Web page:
The Canadian Institute for Public Safety Research and Treatment (CIPSRT), with contribution from USGE, released yesterday the results of a year-long national mental health study of public safety personnel in Canada. The study, entitled “Mental Disorder symptoms among Public Safety Personnel in Canada” reveals that a high proportion of public safety personnel report symptoms consistent with one or more mental disorders including anxiety, depression and post-traumatic stress disorder.
CIPSRT’s study echoes the findings of USGE’s “Moving Forward” report released in June 2017, which found that many members are suffering from similar symptoms as a result of the constant exposure to direct and second-hand trauma at work.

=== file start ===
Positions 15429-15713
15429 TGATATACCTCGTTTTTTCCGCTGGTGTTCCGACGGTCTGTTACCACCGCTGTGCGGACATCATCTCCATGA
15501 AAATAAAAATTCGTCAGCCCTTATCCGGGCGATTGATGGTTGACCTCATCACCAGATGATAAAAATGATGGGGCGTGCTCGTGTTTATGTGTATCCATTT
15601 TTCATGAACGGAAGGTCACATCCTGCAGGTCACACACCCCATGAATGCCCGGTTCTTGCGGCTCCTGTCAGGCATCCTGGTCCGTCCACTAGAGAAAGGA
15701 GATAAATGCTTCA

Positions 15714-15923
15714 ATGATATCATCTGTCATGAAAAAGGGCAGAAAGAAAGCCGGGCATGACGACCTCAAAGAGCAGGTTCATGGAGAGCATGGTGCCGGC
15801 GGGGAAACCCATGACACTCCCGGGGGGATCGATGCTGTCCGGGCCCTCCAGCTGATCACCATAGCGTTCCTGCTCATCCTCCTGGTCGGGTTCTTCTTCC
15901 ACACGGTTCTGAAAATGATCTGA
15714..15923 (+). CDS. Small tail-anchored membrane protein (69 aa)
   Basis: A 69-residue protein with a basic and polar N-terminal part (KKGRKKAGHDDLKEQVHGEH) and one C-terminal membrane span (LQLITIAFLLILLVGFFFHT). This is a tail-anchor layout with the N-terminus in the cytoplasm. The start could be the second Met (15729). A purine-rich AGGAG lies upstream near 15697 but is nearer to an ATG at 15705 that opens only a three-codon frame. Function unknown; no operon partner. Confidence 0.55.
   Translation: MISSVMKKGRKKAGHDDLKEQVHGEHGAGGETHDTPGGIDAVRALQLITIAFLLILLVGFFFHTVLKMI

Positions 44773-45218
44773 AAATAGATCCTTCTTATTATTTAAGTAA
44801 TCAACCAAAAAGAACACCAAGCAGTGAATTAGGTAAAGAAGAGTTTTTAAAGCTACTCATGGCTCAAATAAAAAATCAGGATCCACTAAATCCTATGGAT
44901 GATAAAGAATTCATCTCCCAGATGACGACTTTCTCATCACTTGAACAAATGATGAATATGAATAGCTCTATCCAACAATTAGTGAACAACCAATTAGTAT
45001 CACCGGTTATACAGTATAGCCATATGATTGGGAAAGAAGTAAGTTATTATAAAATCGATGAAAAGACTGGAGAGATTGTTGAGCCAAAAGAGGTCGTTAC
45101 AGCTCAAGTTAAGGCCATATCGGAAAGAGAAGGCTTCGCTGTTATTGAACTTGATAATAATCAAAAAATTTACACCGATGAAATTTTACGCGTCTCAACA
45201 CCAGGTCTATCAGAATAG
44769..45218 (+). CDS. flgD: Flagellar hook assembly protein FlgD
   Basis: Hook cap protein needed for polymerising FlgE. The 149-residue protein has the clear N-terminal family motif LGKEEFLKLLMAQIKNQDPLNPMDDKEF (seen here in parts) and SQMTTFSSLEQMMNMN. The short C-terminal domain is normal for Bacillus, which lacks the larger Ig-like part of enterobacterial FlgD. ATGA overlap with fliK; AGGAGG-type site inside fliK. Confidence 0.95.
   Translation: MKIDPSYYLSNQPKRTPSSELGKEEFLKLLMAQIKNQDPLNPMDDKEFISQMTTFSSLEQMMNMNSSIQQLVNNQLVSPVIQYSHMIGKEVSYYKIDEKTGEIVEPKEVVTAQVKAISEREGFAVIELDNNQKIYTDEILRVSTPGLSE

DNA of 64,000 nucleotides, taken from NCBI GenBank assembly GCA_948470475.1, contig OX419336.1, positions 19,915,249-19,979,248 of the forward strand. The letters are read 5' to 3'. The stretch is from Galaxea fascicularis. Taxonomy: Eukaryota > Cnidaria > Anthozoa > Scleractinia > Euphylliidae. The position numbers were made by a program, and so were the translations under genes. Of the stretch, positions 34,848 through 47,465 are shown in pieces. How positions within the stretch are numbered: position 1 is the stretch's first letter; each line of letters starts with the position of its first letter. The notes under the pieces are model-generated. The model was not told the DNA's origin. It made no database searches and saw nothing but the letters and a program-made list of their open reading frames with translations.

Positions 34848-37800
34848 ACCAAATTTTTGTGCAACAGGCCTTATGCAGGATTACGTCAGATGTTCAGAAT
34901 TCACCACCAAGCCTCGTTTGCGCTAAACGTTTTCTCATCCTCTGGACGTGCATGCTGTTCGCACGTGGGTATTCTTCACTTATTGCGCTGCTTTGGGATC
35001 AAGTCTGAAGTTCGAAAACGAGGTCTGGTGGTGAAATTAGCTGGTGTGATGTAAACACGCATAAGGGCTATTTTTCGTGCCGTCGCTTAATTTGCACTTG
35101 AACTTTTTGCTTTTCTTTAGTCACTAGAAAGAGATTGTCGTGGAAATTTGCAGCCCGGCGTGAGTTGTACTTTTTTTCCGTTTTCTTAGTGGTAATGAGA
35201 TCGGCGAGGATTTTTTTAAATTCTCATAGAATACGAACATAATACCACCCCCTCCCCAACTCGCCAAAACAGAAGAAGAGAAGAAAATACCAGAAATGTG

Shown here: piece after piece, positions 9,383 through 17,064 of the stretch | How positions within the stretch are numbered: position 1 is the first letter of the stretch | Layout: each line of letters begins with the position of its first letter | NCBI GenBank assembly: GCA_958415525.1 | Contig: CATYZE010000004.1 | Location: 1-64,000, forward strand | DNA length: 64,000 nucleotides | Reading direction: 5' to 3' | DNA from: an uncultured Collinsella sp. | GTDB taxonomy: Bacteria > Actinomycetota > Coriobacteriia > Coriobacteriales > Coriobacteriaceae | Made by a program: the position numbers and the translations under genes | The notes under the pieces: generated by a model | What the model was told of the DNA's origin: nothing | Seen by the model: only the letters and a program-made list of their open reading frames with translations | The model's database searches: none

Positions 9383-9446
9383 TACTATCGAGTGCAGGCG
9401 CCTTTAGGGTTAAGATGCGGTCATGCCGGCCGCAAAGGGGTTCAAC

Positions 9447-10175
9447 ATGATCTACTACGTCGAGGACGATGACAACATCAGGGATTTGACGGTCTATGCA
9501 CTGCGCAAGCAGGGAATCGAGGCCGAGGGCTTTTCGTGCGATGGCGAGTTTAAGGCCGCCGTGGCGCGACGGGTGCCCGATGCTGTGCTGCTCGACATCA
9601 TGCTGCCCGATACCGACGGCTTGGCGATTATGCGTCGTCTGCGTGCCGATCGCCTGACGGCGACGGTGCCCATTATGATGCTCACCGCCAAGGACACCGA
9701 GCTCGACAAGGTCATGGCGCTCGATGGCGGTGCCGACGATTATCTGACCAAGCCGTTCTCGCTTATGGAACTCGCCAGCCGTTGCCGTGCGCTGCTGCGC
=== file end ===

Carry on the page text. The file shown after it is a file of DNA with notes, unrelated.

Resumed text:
Between September 2016 and January 2017, 6,000 public safety workers across the country, including many USGE members, completed the CIPSRT survey. USGE National President Stan Stapleton, as a member of CIPSRT’s steering committee, was instrumental in extending the scope of the study ensure that the experiences of our members were well represented in the research project.
USGE continues to serve on CIPSRT’s steering committee and is committed to representing members’ interests in any future research initiatives.
For more information, see:
CIPSRT study: Mental Disorder Symptoms among Public Safety Personnel in Canada
CBC article: Researchers find significantly higher rate of mental disorders among first responders
USGE’s report: Moving Forward: A report on the invisible toll of psychological trauma on federal public safety workers